The New Blue Collar Jobs Of Tomorrow

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The new blue collar jobs.  We’ll look at where they are and what it will take to get one.

This Tuesday, Sept. 9, 2014 photo shows Jonah Devorak testing the dimensions on a high-pressure valve at Swagelok Co. in Strongsville, Ohio. (AP)
This Tuesday, Sept. 9, 2014 photo shows Jonah Devorak testing the dimensions on a high-pressure valve at Swagelok Co. in Strongsville, Ohio. (AP)

The stock market’s wobbly, Europe’s economy looks weak, China looks a little peaked.  You could worry plenty about the economy with a capital “E.”  But for most people, the economy boils down first to a job.  Everybody’s been spooked on that front at some point, but especially American blue collar workers.  Now, we’ve got big new headlines saying there’s a new wave of blue collar jobs coming open.  "Middle skill" boomers retiring.  New arenas opening up.  Really?  This hour On Point:  the new blue collar jobs.  What they are.  What they will be.  What they’ll pay. And are they for real?
-- Tom Ashbrook


Jodi Upton, senior database editor at USA Today. (@jodiupton)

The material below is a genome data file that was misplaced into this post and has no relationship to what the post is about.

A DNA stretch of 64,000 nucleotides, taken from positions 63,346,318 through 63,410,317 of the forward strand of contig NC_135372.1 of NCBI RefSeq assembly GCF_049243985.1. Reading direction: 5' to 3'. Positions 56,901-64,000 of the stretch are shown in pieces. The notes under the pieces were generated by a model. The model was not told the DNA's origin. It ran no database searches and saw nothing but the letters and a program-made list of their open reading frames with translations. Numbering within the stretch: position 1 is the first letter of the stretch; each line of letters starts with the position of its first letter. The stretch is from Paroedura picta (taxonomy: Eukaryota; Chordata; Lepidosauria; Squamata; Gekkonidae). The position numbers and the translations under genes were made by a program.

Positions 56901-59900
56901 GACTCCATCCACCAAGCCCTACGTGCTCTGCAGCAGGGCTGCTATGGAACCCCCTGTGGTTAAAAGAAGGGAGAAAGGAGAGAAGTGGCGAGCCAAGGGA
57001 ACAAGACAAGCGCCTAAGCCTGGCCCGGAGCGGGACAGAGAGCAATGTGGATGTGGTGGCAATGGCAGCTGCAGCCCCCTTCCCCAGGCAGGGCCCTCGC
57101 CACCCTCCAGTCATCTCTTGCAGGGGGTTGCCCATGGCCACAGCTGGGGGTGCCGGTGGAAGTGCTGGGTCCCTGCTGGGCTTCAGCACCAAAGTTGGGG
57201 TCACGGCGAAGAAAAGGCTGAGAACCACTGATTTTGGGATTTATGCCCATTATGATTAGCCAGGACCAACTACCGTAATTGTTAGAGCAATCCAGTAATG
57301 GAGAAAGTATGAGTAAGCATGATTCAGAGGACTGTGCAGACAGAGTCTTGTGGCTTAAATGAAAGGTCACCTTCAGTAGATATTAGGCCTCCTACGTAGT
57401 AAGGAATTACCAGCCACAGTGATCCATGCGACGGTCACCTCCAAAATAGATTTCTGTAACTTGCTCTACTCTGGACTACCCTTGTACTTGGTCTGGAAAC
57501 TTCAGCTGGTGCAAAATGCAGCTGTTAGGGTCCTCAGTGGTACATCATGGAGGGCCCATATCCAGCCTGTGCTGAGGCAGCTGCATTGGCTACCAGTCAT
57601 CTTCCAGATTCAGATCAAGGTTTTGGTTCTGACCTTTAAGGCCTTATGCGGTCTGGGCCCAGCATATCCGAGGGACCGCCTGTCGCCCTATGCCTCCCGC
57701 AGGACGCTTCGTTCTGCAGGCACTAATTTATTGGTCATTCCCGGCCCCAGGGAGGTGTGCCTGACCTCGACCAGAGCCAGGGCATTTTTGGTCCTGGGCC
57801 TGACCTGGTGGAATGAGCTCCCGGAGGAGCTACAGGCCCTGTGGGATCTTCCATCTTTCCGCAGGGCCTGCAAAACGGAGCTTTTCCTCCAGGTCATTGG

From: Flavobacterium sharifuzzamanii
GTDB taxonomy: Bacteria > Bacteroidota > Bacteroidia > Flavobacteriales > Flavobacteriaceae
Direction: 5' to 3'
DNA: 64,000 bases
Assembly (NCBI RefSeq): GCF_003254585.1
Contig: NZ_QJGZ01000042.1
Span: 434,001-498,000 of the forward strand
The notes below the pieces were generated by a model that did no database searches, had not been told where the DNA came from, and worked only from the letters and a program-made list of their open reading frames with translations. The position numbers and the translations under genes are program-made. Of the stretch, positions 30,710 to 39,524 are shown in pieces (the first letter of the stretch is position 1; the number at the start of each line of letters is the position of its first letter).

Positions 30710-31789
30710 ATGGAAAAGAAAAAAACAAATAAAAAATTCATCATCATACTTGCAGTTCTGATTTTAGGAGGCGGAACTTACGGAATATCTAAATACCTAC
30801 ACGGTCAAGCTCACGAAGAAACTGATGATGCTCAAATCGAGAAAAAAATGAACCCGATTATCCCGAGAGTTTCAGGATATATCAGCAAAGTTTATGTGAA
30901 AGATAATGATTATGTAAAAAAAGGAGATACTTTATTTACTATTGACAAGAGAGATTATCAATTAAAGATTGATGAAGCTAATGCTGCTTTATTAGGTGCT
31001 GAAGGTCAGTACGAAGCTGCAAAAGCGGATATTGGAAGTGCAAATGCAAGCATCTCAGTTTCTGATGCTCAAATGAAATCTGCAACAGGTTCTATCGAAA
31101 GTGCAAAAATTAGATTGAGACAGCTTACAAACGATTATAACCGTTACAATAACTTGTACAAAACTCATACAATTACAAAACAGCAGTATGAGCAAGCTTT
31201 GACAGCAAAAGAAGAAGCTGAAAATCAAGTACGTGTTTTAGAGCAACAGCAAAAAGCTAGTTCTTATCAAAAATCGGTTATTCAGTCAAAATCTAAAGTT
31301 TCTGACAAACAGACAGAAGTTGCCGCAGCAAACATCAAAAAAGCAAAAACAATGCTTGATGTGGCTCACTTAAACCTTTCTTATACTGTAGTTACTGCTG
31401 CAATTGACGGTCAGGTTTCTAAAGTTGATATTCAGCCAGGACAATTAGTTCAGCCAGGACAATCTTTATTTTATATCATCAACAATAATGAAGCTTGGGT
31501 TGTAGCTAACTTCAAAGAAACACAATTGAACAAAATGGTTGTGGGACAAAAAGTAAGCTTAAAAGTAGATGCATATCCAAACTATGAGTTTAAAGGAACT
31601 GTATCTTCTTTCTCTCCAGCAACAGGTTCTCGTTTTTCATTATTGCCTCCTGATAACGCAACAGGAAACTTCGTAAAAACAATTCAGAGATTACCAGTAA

Barry Bluestone, labor economist and professor of political economy at Northeastern University, where he is also the director of the Dukakis Center for Urban and Regional Policy. (@BarryBluestone)

Erik Brynjolfsson, professor in the MIT Sloan School of Management. Co-author of the book, "The Second Machine Age: Work, Progress and Prosperity in a Time of Brilliant Machines." Also co-author of "Wired for Innovation."(@erikbryn)

From Tom's Reading List

USA Today: Where the jobs are: the new blue collar — "By 2017, an estimated 2.5 million new, middle-skill jobs like Poole's are expected to be added to the workforce, accounting for nearly 40% of all job growth, according to a USA TODAY analysis of local data from Economic Modeling Specialists Intl. and CareerBuilder."

Brookings Institution: A Look at New Employment Data for Metropolitan Labor Markets -- "The unemployment rate is an incomplete picture of the state of the labor market. That is because it only captures the share of individuals who are looking for work, but unable to find it. It thus leaves out a large number of Americans who, frustrated by the state of the job market, have decided not to look for work, or have given up doing so. Moreover, it focuses on all individuals age 16 and over in the labor market, which may include many younger and older people who are not in their prime working years."

Bloomberg View: The Missing Trio in This Month's Jobs Report — "The positive news on job creation doesn't extend to wage growth. The annual increase in earnings slipped to 2 percent, below a still-modest expectation of 2.2 percent. At the same time, the labor-force participation rate fell slightly to 62.7 percent from 62.8 percent in August, a multidecade low."

This program aired on October 14, 2014.


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